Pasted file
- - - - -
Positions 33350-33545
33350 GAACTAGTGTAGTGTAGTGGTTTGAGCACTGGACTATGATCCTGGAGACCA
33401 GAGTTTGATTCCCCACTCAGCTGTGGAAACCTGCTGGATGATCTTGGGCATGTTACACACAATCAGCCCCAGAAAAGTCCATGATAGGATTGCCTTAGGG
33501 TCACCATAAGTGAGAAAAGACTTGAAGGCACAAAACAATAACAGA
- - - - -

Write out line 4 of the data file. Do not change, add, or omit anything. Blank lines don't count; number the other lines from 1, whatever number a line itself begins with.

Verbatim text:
33501 TCACCATAAGTGAGAAAAGACTTGAAGGCACAAAACAATAACAGA